In Darlene Beck-Jacobson’s poignant novel in verse, Wishes, Dares, & How to Stand Up to a Bully, a boy copes with the absence of his father, who is missing in action during the Vietnam War.
Eleven-year-old Jack, with his mother and his sister, Katy, spends the summer at his grandparents’ home. When he and Katy catch a one-eyed fish, they see it is as lucky; they make a wish on it to have pancakes for dinner. When the wish comes true, they wonder if the fish really is magical.
Jack relates the incident to his friend, Jill, who decides to catch the fish again. She wishes that her bully of a brother, Cody, would leave them alone, but her wish has different results. Meanwhile, Jack reads his father’s childhood diary, hoping that it contains clues about what makes a good wish so that he can make the perfect one and bring his father home. Discussions about wishes overlay the ways that the children work through their complicated situations.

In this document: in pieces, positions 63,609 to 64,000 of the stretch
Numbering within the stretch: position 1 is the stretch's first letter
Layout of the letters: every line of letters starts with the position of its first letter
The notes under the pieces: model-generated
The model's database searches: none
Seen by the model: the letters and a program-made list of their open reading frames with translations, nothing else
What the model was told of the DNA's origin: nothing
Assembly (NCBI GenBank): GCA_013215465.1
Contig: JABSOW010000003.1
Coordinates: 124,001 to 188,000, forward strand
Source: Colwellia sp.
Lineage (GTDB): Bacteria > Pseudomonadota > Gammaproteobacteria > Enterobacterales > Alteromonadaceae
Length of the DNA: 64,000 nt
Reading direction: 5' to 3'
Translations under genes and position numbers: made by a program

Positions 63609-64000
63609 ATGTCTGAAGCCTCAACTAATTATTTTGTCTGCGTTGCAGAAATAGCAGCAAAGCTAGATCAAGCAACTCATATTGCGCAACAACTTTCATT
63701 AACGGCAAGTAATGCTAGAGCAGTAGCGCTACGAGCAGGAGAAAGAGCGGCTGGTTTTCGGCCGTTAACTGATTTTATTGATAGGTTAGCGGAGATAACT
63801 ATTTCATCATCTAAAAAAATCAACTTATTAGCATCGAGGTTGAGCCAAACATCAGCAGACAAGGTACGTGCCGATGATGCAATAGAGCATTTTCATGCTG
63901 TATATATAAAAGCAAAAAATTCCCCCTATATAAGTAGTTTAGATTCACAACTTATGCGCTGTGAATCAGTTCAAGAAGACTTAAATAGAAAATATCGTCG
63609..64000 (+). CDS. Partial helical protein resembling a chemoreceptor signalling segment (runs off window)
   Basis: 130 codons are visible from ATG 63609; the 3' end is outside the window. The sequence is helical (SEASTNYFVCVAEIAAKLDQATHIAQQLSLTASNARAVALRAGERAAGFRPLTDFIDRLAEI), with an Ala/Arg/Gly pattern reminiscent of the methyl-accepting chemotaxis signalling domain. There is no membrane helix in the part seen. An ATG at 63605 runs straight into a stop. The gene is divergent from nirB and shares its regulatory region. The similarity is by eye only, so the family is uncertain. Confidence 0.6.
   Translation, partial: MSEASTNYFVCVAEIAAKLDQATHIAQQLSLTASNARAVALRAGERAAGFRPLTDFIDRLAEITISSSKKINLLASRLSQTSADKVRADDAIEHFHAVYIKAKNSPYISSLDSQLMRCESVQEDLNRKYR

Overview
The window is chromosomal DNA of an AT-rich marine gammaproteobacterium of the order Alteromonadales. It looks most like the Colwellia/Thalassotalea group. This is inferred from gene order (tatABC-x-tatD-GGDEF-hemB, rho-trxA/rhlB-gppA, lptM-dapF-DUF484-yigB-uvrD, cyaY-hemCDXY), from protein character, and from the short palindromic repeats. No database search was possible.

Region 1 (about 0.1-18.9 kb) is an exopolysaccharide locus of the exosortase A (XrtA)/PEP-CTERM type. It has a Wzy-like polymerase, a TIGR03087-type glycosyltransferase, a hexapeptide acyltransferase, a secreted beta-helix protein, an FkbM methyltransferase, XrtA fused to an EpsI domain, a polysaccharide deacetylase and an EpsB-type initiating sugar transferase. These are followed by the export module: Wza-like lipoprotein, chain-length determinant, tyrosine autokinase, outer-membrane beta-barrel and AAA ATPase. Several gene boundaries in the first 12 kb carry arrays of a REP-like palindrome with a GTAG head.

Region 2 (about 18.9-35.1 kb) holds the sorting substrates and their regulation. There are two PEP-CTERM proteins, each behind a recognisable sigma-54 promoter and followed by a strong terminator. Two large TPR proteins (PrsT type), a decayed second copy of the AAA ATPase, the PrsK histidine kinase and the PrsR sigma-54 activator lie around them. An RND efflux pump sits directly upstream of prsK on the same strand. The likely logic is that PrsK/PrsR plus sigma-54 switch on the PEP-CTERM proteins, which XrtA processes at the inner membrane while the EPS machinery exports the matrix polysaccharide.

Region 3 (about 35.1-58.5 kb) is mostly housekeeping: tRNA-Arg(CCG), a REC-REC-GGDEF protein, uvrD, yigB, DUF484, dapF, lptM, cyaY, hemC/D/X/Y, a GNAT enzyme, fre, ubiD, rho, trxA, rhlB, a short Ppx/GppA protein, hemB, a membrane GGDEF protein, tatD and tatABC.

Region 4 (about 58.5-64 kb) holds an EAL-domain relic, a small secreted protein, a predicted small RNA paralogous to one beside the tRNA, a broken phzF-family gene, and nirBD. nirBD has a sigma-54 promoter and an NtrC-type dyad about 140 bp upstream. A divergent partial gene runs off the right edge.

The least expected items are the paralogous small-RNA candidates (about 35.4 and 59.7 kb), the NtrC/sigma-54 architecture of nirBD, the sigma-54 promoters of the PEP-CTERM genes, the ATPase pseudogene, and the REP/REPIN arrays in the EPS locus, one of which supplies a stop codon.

Its free verse lines crafted with care and concision, the book captures Jack’s emotions, and his 1960s small town setting, because of its sharp attention to detail. References to John F. Kennedy, John Glenn, and Joe DiMaggio round out the period, and the shadow of the war hangs over everything. Still, the children roam unsupervised—fishing, biking, and camping—in a world that is otherwise familiar and safe. They’re dealing with serious issues all the while, from Jill and Cody’s abusive stepfather to Jack and Katy missing their father. By the end, they have all developed the courage and strength to deal with their struggles.
A historical childhood fantasy in verse, Wishes, Dares, & How to Stand Up to a Bully blends light summer fun with deep emotional challenges.
Disclosure: This article is not an endorsement, but a review. The publisher of this book provided free copies of the book to have their book reviewed by a professional reviewer. No fee was paid by the publisher for this review. Foreword Reviews only recommends books that we love. Foreword Magazine, Inc. is disclosing this in accordance with the Federal Trade Commission’s 16 CFR, Part 255.